WHEN we joined our new GP surgery after moving house a few years ago we received a letter asking about organ donation. I felt quite blasé about it.
My instinctive reaction was that, yes, we were absolutely fine that our organs – whichever were usable after our deaths following a long life punctuated by occasional unhealthy indulgence – could be taken and accommodated in someone else’s body to save their life.
Why would anyone want to retain body parts which were no longer of any use to them? Take them out and help someone else live a full life! Easy.
But there was a form for my children too. Would I give permission for their organs – heart, lungs, kidneys, liver, corneas – to be donated? I admit that I baulked at answering. Indeed to this day I have not officially said yes to that question. No matter that I know if the worst were ever to happen and I were asked in a hospital corridor by a sympathetic but time-pressed surgeon in scrubs if they could take my beautiful child’s organs and give them to someone else’s beautiful child, that I would say yes.
But that’s the problem with organ donation. It’s why so many people don’t carry an organ donor card, why they don’t even discuss it with family or friends: it is a squeamish prospect that conjures up horrific images and which, ultimately, makes you face up to your own mortality and that of your loved ones. The klaxon alert in our heads goes off: avoid, avoid, avoid.
I am extremely lucky to know two people who have had to be recipients of organ donations. Lucky in the sense that I have not known more. Both were able to receive organs following successful operations.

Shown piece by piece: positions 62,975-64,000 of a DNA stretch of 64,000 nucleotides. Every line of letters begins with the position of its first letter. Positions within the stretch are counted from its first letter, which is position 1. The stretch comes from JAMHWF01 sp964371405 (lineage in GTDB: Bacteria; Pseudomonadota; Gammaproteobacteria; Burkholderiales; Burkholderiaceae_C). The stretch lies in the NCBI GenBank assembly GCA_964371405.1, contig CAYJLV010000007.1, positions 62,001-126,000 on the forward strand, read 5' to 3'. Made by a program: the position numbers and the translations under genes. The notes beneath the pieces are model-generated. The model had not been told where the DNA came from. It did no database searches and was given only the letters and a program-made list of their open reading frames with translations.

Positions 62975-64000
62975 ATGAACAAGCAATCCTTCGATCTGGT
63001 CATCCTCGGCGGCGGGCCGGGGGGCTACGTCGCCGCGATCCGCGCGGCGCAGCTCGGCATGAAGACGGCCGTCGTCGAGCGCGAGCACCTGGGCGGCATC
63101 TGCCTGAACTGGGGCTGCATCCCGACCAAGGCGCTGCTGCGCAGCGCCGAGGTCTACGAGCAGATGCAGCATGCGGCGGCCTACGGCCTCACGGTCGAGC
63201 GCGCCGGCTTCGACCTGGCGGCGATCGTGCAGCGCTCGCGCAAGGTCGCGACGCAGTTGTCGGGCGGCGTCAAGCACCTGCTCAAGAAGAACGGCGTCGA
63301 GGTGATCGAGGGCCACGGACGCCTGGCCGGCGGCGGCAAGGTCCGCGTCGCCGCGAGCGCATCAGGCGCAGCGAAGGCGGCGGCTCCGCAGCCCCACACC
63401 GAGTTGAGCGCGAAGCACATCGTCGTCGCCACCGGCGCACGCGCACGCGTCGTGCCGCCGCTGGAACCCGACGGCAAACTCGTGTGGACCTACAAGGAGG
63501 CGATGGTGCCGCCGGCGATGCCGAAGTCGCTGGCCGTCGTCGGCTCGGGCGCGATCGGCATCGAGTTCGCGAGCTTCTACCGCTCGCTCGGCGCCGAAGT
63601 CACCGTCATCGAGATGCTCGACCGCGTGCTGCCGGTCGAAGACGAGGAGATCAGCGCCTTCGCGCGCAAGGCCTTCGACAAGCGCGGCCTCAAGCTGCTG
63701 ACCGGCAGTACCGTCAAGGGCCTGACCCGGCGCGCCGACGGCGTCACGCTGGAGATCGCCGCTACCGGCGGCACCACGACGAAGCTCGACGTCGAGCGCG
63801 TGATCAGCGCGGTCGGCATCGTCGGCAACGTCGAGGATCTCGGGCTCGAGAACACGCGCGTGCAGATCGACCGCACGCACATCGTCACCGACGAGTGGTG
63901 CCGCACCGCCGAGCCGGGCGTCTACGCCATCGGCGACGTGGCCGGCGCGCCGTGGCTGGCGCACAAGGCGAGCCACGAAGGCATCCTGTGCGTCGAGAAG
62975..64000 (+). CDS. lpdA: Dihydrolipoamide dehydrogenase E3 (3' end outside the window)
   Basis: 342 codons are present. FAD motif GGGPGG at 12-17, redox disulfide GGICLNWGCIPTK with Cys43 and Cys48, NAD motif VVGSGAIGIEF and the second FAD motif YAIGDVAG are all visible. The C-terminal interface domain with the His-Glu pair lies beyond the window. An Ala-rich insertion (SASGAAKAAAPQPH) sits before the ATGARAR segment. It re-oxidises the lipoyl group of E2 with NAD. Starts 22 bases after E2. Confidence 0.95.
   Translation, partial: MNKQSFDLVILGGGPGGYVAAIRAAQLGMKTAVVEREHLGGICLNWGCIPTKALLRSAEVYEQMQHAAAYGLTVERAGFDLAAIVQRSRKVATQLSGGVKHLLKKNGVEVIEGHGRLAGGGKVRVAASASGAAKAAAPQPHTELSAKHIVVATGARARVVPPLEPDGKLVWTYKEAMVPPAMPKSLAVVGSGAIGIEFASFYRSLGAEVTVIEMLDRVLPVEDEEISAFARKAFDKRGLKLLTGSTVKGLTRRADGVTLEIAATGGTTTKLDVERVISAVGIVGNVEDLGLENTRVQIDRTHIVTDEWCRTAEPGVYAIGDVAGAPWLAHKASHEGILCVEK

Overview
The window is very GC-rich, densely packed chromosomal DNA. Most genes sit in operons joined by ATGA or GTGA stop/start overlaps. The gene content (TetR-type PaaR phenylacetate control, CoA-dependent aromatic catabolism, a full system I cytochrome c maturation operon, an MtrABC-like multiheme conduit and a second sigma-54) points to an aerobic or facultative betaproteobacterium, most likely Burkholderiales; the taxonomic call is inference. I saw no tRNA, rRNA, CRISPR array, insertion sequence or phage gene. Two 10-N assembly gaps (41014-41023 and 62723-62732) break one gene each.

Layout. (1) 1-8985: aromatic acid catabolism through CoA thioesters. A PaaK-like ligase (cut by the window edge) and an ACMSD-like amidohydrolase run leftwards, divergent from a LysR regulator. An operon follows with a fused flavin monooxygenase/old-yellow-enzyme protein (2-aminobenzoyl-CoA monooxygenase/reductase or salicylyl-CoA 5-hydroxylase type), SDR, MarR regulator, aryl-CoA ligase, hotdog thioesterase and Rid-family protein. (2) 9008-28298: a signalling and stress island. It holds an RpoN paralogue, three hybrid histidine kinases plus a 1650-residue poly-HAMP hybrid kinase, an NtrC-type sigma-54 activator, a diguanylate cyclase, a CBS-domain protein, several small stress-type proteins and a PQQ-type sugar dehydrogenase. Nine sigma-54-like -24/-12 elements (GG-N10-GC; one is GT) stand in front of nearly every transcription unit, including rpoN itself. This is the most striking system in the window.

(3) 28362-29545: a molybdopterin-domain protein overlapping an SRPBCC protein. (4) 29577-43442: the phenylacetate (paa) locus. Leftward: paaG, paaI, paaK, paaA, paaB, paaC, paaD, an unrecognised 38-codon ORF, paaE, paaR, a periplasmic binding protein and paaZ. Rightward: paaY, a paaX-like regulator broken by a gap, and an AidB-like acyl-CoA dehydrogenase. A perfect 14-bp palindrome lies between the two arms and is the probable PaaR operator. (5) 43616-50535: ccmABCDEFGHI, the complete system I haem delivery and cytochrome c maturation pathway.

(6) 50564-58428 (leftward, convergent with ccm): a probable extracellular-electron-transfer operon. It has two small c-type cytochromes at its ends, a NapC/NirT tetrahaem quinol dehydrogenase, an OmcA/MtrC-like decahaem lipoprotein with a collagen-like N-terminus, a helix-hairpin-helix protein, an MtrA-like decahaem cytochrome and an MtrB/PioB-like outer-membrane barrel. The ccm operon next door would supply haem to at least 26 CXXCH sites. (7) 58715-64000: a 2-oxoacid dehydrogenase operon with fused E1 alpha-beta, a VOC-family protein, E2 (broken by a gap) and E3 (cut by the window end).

An older friend was given a cornea transplant which has transformed her deteriorating vision. Without it she would probably be blind.
A close friend’s husband received a liver transplant because a chronic auto-immune disease was slowly destroying his own. Without it he would be dead.
They were the beneficiaries of decisions made by people who were prepared not to be squeamish and who signed up to the organ donor register.
Getting more people to carry a donor card has always been problematic for the health service. Which is why there is a Private Member’s Bill going through the Scottish Parliament at the moment, which will mean that we are all considered donors – unless we go to the effort of “opting out” – removing the need for any soul-searching or difficult conversations. We will all be donors unless we specifically say otherwise under the proposed new law.
Which is good news for the three people who die every day waiting for a transplant.
The Bill, backed by the British Medical Association and a host of health charities, is the work of Glasgow MSP Anne McTaggart, and it does contain the safeguard that families of the deceased will still be given a say if they can confirm their relative had objected to organ donation while alive.
“You can’t take it with you” is the response when we consider how many material possessions we cling on to in our lives. It’s the same with our organs, so why should we cling to them in death?
I like to think about organ donation in the same way as I do the glass bottles that are collected and recycled and reused. Except this time you save a life rather than the planet.
Manson proves need for change
THE early release from prison of sex offender Robert Manson is incredibly hurtful to those he abused and makes a mockery of the justice system.
Manson, a paedophile who abused four children over three decades, was jailed in 2010 after being found guilty of six charges of serious and sustained sexual assaults. Yet while the sentences totalled 48 years, the judge ruled they should be served concurrently, so his jail term was just eight years.
If that wasn’t a slap in the face for the victims, who have to live with the trauma of the abuse they suffered, then his early release after five years certainly is.
The SNP government has said it will stop the automatic early release of prisoners jailed for four years or more.
Manson’s case proves why that has to happen.
Another tram mess in pipeline
I NEARLY cried when I saw the front-page headline on yesterday’s Evening News. Three months – THREE MONTHS – of traffic chaos on Haymarket Terrace because of Scottish Water upgrading its sewers.
This, the same street which was out of action for months when the tram line was built. That wasn’t too long ago. Why couldn’t this work have been done then? Drivers are advised to allow for longer travel times. They should perhaps just stay home.